You might think that all this takes some of the skill out of the sport, but it doesn't. I've
crewed on ocean racers and can attest that there are still plenty of ways to get it wrong
(and all the gadgetry in the world doesn't take any of sheer terror out of sailing in a gale).
If anything, having being relieved of the guesswork, the premium has shifted to strategy and
preparation. Having better data is akin to having a better map in an orienteering race: it
removes some of the luck, but you still have to know how to apply the information. A
good crew will wax a bad crew every time unless one boat is significantly faster. The
rules are tight enough that such speed mismatches are rare.
So the question is, can orienteering incorporate these types of devices while still keeping
the fundamental challenge of the sport? My take: sort of. The sport will be much
different, but it will still be a challenge. The specific direction will be determined by what
parts of the sport are valued most by the participants. We'll need to take a step back and
come to terms with that before looking to the future.
12/26/07 What are we trying to preserve?
Lisa Carr solicited the Attackpoint crowd for reasons they orienteer. You can read the
thread for yourself if you want the details; here are the main positives cited:
Combination of physical and mental challenge. Correlated to the mental aspect were the
opinions that orienteering was less boring than most endurance sports and that one
could continue to improve later in life.
Feeling of freedom. This one was taken many ways - freedom to choose your own route,
freedom of running your own race, and the more general "free" feeling one gets when out
in the woods.
Sense of purpose in finding controls.
Fascination with maps and puzzles.
Camaraderie of the orienteering community.
While Attackpoint is an excellent sampling of competitive orienteers, one also needs to
consider the desires of the recreational participants. Without them, the sport would
simply not have the numbers to exist. I wouldn't say I'm particularly well plugged into
that group, but my time on the SLOC board gave me some exposure to their preferences.
Their list is not that different, but one would put a lot more emphasis on the
second and third points. These folks are mainly looking to get out and enjoy the woods.
Finding the controls gives structure to their activity.
Any future version of the sport that I can contemplate satisfies the last three desires. It's
the first two that are tricky. The reason for this is that, when combined with the coming
technological shifts, they are at odds with each other. Not to the point of being mutually
exclusive, but certainly competing priorities.
Preserving the feeling of freedom is easy. Just let everybody use whatever they want and
send them out on the course. However, without some limits on what constitutes legal
means of progress, this would hardly even qualify as a sport, much less one people would
One could preserve the mental challenge easily enough by switching to a virtual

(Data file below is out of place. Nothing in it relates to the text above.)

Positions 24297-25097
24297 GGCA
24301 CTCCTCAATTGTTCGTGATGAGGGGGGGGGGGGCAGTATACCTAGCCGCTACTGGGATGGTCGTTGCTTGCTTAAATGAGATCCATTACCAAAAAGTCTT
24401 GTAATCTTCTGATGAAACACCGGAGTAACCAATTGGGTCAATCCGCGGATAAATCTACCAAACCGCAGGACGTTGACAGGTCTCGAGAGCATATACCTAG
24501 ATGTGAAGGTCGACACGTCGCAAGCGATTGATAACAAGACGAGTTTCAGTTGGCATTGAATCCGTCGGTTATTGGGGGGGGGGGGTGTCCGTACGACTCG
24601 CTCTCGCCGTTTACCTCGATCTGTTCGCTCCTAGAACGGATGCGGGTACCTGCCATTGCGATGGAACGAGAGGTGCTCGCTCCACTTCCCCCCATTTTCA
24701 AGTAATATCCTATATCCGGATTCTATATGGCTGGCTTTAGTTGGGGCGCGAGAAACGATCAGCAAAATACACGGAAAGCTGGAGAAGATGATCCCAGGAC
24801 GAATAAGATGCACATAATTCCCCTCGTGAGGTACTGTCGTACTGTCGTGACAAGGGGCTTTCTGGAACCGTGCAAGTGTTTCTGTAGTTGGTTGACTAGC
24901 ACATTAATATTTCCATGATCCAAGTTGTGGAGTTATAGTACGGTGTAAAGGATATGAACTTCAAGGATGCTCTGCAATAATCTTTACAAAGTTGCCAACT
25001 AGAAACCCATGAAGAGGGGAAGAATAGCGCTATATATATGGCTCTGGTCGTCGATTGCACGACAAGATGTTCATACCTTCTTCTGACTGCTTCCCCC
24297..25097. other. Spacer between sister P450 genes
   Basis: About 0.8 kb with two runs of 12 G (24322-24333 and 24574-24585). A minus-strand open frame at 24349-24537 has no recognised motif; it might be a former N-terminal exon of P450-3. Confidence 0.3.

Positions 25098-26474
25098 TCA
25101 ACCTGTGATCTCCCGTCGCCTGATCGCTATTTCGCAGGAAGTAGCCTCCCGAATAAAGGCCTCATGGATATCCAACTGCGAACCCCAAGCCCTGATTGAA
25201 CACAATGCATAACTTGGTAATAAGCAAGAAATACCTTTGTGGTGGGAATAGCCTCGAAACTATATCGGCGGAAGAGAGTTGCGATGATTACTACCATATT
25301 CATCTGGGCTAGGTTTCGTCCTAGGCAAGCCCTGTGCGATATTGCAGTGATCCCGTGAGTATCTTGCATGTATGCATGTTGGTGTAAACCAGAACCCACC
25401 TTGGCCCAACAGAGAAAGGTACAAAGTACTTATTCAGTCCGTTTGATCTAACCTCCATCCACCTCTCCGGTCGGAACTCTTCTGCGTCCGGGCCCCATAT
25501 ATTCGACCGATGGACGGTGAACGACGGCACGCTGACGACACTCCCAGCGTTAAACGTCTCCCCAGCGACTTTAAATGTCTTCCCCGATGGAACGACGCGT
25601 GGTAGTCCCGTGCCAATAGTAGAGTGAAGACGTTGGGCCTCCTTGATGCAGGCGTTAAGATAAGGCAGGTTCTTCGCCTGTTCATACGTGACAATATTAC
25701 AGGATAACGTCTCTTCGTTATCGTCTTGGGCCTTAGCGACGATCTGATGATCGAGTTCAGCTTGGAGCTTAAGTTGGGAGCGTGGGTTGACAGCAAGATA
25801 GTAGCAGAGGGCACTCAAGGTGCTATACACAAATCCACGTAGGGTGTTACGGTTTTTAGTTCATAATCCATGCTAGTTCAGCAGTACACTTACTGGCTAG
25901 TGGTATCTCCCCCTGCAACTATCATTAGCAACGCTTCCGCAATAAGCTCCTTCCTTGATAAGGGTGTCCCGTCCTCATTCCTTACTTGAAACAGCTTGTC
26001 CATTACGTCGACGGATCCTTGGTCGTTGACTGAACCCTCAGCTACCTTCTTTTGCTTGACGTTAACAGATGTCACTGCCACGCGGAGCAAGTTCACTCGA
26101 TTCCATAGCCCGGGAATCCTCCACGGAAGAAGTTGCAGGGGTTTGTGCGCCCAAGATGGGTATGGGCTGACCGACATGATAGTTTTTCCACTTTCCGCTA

environment. There, GPS, or any other real-world navigation aid, wouldn't do
much good. We'll have to see where virtual reality goes, but it's possible that a virtual
environment could adequately test the physical aspects as well. However, I don't think
many of us would find this nearly as satisfying as being out in the actual terrain.
Finally, we need to come to terms with just what is meant by physical and mental
challenges because these very concepts are going to be at the heart of the larger
technological changes. We must assume that, as with technology today, there will be
early and late adopters. This includes everything from communication and navigation
implants, to physical and sensory enhancements, to brain enhancements, to outright
re-hosting of individuals into virtual or cybernetic bodies. The difference in performance
between the early and late adoption of technology is typically 2-3 orders of magnitude.
Pitting a jet against a bicycle doesn't make for a very interesting sport.
My take is that the virtual reality route is the only one with long-term promise, simply
because I expect that everything else about our lives will head that way as well. The need
for the physical world will likely diminish as we become more accustomed to being free
of it. In fact, it's quite possible that future generations will find life in a 3-dimensional
space where things happen so slowly quite dull. Nature may be fascinating in slow
motion, but when our brains are a thousand times quicker than they are now, it will
appear to stop altogether. To challenge such processing capacity will require some sort of
So, back to the original question: where to go from here? I'll look at that in a final post.
OK, I lied. I implied yesterday that I had just one last post on this subject. However,
when I started to write it, I realized that one more piece of background was needed. To
consider where we should go in embracing the ascendance of technology, it's helpful to